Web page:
Term 2 of the Udacity Self-Driving Car Engineer Nanodegree Program is in full swing. The pace thus far is more relaxed than Term 1 (which is welcome since I’m also on a team competing in the Didi Challenge), but the difficulty has been dialed up a couple of notches. Maybe it’s the C++, maybe it’s the math, maybe it’s the Didi Challenge, or maybe all of the best students were quietly snatched up Rapture-style by hiring partners, but the Slack channels and the Facebook groups are noticeably quieter since Term 1 ended. I can only assume that most students, after being exposed to the Kalman Filter - the subject of the first Term 2 project, are scratching their heads and wondering “WTF is going on with this?!” Because that’s how I reacted on my first encounter with it.
Well, I’ll try to shed some light on my understanding of Kalman Filters. I can’t claim to have the firmest grasp on it, so… grain of salt, here. But maybe you’ll find my perspective helpful to refine your own.
In a perfect world, everything works exactly as expected. And when you build a robot and tell it to go forward one meter, it does exactly that. And then when you pull out your Righteous Measuring Tape of Exactitude you find that, indeed by the grace of the lord almighty, it moved forward exactly one meter. Praise be! He is risen!
Well I’ve got news for you, sister - it don’t work like that. I don’t care how careful you were when you built it, that robot didn’t move exactly one meter. And while I’m bursting bubbles, I may as well let you know that your measurement was off. Maybe not by much (if you bought the expensive measuring tape), but I guarantee it was off.
Well, crap! That just made my easy problem (determining that robot’s location) a lot harder. But hold on a sec! Enter: Gaussians. Magical, magical Gaussians.
Beautiful, is it not? Here’s the equation for that little bump:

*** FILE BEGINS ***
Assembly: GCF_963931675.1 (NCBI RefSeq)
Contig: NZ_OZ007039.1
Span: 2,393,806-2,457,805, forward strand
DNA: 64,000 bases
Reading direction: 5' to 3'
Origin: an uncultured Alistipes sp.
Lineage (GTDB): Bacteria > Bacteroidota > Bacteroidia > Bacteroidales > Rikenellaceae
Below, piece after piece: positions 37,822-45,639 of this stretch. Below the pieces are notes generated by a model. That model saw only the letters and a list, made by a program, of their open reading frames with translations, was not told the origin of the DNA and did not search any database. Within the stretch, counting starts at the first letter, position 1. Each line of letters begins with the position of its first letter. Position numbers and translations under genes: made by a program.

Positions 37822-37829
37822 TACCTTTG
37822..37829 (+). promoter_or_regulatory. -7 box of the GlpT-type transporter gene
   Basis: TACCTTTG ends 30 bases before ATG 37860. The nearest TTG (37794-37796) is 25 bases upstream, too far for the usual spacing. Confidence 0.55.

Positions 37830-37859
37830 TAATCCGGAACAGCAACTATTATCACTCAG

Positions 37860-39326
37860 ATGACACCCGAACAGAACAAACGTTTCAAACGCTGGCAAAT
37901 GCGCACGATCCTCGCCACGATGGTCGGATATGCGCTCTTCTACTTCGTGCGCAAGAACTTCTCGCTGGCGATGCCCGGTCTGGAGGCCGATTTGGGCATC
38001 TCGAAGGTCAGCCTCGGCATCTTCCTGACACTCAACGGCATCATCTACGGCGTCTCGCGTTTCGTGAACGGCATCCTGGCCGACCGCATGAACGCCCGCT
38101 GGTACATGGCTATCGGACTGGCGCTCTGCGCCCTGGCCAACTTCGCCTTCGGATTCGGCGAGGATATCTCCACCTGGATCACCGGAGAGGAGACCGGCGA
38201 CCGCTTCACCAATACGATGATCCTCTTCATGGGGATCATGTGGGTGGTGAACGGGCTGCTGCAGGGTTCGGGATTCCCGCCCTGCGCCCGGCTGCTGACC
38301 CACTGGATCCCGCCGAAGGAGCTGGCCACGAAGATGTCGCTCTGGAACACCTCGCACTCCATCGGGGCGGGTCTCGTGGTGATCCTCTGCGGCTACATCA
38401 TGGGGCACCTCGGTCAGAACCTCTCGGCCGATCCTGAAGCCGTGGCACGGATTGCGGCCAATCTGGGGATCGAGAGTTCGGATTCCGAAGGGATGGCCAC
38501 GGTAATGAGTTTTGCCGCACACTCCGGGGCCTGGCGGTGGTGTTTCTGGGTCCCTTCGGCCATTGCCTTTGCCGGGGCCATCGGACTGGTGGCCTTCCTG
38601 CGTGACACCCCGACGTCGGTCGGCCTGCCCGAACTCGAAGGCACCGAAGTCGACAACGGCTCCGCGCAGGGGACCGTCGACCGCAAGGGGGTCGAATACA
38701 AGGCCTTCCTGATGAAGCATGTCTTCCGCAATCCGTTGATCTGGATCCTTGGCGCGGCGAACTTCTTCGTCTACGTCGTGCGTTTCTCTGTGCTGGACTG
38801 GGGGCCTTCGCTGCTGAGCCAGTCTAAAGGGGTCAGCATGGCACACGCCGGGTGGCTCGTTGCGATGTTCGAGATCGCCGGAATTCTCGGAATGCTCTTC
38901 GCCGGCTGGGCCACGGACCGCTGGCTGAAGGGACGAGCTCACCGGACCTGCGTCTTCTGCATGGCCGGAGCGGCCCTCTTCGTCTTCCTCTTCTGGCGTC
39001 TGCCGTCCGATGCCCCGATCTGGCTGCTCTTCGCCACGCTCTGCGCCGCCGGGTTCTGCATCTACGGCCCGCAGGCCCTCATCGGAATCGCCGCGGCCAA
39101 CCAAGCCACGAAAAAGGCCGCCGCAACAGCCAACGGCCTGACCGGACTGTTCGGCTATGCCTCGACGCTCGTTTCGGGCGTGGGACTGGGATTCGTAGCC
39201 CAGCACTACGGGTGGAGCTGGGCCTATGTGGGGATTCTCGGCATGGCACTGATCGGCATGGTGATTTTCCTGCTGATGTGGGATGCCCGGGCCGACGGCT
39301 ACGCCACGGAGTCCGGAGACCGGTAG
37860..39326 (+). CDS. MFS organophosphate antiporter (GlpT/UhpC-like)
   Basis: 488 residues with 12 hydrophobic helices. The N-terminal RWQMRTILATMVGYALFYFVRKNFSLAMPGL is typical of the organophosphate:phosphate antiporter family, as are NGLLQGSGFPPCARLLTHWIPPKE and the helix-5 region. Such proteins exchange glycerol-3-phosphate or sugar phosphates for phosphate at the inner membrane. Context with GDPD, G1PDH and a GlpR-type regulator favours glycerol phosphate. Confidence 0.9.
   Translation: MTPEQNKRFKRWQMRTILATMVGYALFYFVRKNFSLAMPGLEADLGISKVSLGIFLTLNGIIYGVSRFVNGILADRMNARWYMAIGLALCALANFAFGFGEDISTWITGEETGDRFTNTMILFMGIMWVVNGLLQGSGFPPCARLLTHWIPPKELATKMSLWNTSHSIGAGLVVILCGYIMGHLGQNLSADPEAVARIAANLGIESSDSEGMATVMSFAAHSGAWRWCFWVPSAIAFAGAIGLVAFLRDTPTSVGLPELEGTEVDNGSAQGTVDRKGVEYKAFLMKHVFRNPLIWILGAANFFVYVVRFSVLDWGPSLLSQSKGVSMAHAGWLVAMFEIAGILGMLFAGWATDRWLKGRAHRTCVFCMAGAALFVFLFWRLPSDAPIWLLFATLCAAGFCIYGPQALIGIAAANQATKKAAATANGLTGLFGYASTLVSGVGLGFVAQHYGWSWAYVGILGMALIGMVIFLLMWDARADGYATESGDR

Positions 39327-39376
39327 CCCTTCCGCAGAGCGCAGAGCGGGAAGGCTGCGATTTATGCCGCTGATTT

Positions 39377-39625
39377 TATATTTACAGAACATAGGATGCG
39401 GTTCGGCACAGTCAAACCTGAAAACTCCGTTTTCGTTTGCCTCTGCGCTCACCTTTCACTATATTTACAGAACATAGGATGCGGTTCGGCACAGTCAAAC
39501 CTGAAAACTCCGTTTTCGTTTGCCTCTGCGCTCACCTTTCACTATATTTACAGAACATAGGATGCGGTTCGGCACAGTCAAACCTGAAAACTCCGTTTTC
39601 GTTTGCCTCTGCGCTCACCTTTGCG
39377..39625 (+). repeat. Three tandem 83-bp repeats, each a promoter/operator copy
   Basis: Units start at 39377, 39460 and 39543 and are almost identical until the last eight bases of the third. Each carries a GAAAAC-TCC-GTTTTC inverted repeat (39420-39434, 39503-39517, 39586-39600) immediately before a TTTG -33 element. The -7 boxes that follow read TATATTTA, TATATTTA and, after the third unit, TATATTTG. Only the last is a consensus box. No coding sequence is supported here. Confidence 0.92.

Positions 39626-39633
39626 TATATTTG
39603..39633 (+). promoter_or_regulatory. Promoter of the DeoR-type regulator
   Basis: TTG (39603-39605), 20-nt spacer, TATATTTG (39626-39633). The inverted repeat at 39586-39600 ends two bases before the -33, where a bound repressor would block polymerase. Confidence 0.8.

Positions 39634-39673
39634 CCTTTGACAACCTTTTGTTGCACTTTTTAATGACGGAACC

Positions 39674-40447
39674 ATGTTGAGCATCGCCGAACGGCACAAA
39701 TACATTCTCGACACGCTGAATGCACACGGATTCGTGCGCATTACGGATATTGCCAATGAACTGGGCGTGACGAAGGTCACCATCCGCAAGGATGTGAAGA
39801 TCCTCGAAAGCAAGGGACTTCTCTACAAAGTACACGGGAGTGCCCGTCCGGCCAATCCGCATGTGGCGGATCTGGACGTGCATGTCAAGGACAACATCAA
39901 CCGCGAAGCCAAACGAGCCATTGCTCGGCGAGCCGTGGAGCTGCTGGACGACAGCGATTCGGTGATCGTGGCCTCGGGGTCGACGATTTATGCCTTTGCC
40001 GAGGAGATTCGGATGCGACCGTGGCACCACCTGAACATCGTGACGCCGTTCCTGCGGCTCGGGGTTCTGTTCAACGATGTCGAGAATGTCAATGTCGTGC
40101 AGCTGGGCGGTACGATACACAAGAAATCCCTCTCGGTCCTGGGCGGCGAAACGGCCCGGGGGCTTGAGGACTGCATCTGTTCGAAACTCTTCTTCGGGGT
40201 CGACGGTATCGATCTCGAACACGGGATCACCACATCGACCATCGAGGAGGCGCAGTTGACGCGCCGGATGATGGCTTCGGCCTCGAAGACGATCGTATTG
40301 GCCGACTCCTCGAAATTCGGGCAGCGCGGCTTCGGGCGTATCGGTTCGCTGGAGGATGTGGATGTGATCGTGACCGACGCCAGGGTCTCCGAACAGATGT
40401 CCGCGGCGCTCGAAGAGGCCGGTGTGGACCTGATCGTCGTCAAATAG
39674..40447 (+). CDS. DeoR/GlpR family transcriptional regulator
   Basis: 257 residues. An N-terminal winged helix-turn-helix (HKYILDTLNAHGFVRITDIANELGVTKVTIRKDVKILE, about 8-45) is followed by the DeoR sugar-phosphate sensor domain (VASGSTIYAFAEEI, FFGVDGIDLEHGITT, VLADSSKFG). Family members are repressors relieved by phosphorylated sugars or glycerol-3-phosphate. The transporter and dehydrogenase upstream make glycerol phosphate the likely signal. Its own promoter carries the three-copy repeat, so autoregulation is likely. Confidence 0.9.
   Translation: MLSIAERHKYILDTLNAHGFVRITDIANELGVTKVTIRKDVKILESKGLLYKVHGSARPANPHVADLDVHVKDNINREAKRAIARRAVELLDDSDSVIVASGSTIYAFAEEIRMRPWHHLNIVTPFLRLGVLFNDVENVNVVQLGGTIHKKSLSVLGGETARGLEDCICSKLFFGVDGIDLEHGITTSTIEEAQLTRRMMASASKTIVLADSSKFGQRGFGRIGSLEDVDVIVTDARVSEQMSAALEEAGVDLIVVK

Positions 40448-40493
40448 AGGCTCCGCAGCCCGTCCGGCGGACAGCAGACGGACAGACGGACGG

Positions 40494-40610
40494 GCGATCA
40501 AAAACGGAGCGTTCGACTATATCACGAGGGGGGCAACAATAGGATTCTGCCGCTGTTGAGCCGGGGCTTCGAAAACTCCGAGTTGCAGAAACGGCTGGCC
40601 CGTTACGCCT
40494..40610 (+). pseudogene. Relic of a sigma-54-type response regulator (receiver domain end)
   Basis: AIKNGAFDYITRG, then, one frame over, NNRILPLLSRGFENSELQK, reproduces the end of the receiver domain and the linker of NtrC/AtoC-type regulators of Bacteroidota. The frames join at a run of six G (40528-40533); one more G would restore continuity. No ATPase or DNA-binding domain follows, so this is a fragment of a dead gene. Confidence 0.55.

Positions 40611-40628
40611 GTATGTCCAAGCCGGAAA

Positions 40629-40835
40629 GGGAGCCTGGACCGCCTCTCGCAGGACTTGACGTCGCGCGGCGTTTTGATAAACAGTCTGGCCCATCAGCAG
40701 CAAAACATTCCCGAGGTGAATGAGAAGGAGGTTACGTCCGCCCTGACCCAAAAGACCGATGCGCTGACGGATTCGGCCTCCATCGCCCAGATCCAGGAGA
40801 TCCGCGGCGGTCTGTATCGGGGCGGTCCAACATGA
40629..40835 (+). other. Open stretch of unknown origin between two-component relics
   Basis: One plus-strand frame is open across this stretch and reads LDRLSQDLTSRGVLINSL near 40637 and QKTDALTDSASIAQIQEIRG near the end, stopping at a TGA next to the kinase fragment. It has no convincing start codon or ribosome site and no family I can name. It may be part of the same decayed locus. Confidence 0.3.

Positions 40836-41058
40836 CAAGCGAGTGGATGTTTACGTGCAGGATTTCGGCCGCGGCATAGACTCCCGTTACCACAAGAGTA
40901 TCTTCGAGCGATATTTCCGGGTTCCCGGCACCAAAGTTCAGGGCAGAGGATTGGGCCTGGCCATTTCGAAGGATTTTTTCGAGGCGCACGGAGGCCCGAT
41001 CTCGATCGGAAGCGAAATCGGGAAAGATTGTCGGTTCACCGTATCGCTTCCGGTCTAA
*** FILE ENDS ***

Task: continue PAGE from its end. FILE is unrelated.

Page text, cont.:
The Gaussian is completely defined by its mean (or “expected value” - the actual measured value, represented by the symbol mu in the equation, which looks like the letter u) and variance (the uncertainty of the measurement, represented by sigma, which looks like an o) - the larger the variance, the wider the bump. The true magical beauty of Gaussians happens when you combine them. The product of two Gaussians? A Gaussian. The convolution of two Gaussians? Again, a Gaussian. The Fourier Transform of a Gaussian? You guessed it - a Gaussian. See for yourself.
That means that we don’t have to worry so much about the e’s and square roots and pi’s, and can focus just on the u’s and o’s, making the calculations far simpler. When you get into trying to work with complex movements and measurements in multidimensional space, this trick is a lifesaver. I can’t imagine that the actual probability distributions for any robot’s motion or any sensor’s measurement follow a Gaussian distribution, necessarily, but they’re just so dang easy to work with that it’s worth it to assume they do.
So that’s basically what we’re doing with the Kalman Filter - taking just the mean and variance for each dimension of our robot’s motion that we’re interested in tracking and putting them into a “state” vector and “covariance” matrix, respectively. From there, the math is relatively simple. It’s just a cycle of predict (“based on your previous motion, I’d expect you to be here n seconds later”) and measurement update (“but my sensor thinks you’re here”), from which a compromise is made and a new state vector and covariance matrix are determined. This is all contained in a short list of equations, which I am not going to get into right now (this post is already long enough). The Extended Kalman Filter simply adapts these equations slightly to account for nonlinear relationships between current/previous states and states/measurements.
Phew! How about an example?
These are the two sets of sensor measurements (in yellow), and associated ground truth (in blue) given for the project, along with my Kalman Filter estimate (in green):
The measurements came from both LiDAR and radar measurements. The challenge was adapting the Kalman Filter to interpret both types of measurements, because while the LiDAR measurements conform to the (Euclidean) parameters of our state vector, the radar measurements use polar coordinates and require a conversion between coordinate systems (and, hence, the Extended Kalman Filter).
The source code for this project is available on my Github here.